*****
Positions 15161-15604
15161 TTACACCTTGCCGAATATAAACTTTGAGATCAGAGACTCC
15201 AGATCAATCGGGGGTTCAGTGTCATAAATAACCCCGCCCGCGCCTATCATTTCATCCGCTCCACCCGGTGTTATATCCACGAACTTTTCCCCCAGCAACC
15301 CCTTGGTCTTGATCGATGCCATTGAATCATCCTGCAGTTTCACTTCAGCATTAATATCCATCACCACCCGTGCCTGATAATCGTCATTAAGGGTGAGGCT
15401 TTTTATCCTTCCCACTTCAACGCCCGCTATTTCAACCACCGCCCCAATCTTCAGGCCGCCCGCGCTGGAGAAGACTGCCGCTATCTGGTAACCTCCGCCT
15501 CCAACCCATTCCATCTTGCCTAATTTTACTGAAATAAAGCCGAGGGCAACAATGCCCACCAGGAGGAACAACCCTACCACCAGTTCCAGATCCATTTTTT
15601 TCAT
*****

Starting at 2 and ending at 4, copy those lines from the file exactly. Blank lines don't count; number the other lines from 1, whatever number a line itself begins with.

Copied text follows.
15161 TTACACCTTGCCGAATATAAACTTTGAGATCAGAGACTCC
15201 AGATCAATCGGGGGTTCAGTGTCATAAATAACCCCGCCCGCGCCTATCATTTCATCCGCTCCACCCGGTGTTATATCCACGAACTTTTCCCCCAGCAACC
15301 CCTTGGTCTTGATCGATGCCATTGAATCATCCTGCAGTTTCACTTCAGCATTAATATCCATCACCACCCGTGCCTGATAATCGTCATTAAGGGTGAGGCT